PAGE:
Small Multifamily Loans Return to Action

While capital for larger multifamily properties was quicker to come back, smaller loans have lagged behind. That phenomenon appears to turning around for loans less than $3 million.

Local and regional banks are by far the predominant lender in the small loan multifamily sector.  While the number of local banks in the market to make these loans has shrunk, those who are lending are proactively seeking deals.  A distance second is Fannie Mae (15 percent market share in 2009) who, conversely to Freddie Mac, has a small loan program. Fannie will lend mostly in primary markets and at times in secondary markets.  Credit unions are third and typically only lend to a very select group with whom they have strong relationships. The bulk of loans for all three capital sources are for the most part recourse in today’s market, but strong assets  with lower leverage and found in very sound markets can be non – recourse.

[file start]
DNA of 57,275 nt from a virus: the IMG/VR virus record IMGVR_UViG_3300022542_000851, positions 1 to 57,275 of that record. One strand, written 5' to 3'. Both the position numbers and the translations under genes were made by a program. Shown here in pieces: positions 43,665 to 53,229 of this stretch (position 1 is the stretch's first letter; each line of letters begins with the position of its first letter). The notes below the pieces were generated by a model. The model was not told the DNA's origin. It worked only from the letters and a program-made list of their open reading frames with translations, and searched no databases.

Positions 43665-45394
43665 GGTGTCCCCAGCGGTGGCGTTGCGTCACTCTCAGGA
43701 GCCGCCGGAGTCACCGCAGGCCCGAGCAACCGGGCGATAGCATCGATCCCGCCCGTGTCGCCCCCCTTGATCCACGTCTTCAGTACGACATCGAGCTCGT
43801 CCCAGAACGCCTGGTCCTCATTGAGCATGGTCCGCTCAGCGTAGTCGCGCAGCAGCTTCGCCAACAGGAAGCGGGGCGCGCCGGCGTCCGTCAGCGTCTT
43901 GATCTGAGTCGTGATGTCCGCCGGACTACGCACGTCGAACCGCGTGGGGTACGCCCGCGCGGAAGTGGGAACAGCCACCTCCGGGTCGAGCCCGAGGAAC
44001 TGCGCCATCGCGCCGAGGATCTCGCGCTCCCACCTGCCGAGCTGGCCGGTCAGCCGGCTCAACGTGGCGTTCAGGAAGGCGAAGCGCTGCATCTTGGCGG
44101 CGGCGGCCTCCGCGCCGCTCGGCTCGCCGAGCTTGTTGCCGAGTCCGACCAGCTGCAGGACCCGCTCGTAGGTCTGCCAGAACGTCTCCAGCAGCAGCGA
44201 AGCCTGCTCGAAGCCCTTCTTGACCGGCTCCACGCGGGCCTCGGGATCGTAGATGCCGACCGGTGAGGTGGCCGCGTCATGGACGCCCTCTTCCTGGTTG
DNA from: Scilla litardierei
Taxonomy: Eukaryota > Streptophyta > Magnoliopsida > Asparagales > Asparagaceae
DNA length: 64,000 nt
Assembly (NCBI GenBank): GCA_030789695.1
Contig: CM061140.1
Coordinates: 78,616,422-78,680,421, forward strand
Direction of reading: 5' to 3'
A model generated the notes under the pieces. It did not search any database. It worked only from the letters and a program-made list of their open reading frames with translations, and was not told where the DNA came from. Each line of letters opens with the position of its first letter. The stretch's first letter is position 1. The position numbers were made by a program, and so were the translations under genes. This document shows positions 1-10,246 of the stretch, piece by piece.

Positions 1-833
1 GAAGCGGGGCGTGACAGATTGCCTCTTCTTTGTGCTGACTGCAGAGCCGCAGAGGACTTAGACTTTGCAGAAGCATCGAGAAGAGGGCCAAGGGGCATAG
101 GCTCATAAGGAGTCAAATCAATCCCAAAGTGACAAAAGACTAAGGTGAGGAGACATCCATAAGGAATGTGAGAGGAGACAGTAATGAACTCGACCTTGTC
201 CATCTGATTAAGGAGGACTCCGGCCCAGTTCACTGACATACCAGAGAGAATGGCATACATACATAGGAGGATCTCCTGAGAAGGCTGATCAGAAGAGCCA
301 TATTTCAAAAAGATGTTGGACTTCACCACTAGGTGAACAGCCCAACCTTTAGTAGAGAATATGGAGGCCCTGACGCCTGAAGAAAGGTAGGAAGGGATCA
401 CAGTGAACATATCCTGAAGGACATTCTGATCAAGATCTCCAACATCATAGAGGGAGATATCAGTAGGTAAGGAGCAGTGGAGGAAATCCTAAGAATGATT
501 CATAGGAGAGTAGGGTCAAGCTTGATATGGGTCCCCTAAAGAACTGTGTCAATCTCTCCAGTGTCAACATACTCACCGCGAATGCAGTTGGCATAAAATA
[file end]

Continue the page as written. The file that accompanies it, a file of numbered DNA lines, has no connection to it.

Both the regional banks and Fannie Mae will charge comparable interest rates. LTV on the small Fannie program can go up to 80%, but the stringent 1.25-1.30 debt service coverage ratio (DSCR) constrains the amount of loan dollars available.  Local banks will also go to 80% LTV, and can get DSC requirements to 1.15 for newer assets with borrowers that have good track records. Many banks will only lend to clients with whom they have existing relationships.

Lenders tend to see smaller multifamily properties as having more risk compared to their larger counterparts. One reason is the sheer number of units being lower and the subsequent risk with vacancy rates being driven up by a few open units.  The individual borrower(s) are also scrutinized on their own financial stability along with history of operating similar apartment assets. Lenders are looking for buildings with little to no deferred maintenance, stabilized occupancy, good historical performance and local, proactive ownership.

Small multifamily loans should continue to grow heading into the end of 2011. With other asset classes still lagging behind multifamily performance, along with development loans still being scarce, banks see multifamily as a safe place to deploy funds.

Source: Justin Verner ; Advisor with Sperry Van Ness|RealSite Commercial Group
Specializing in Multifamily Investment Sales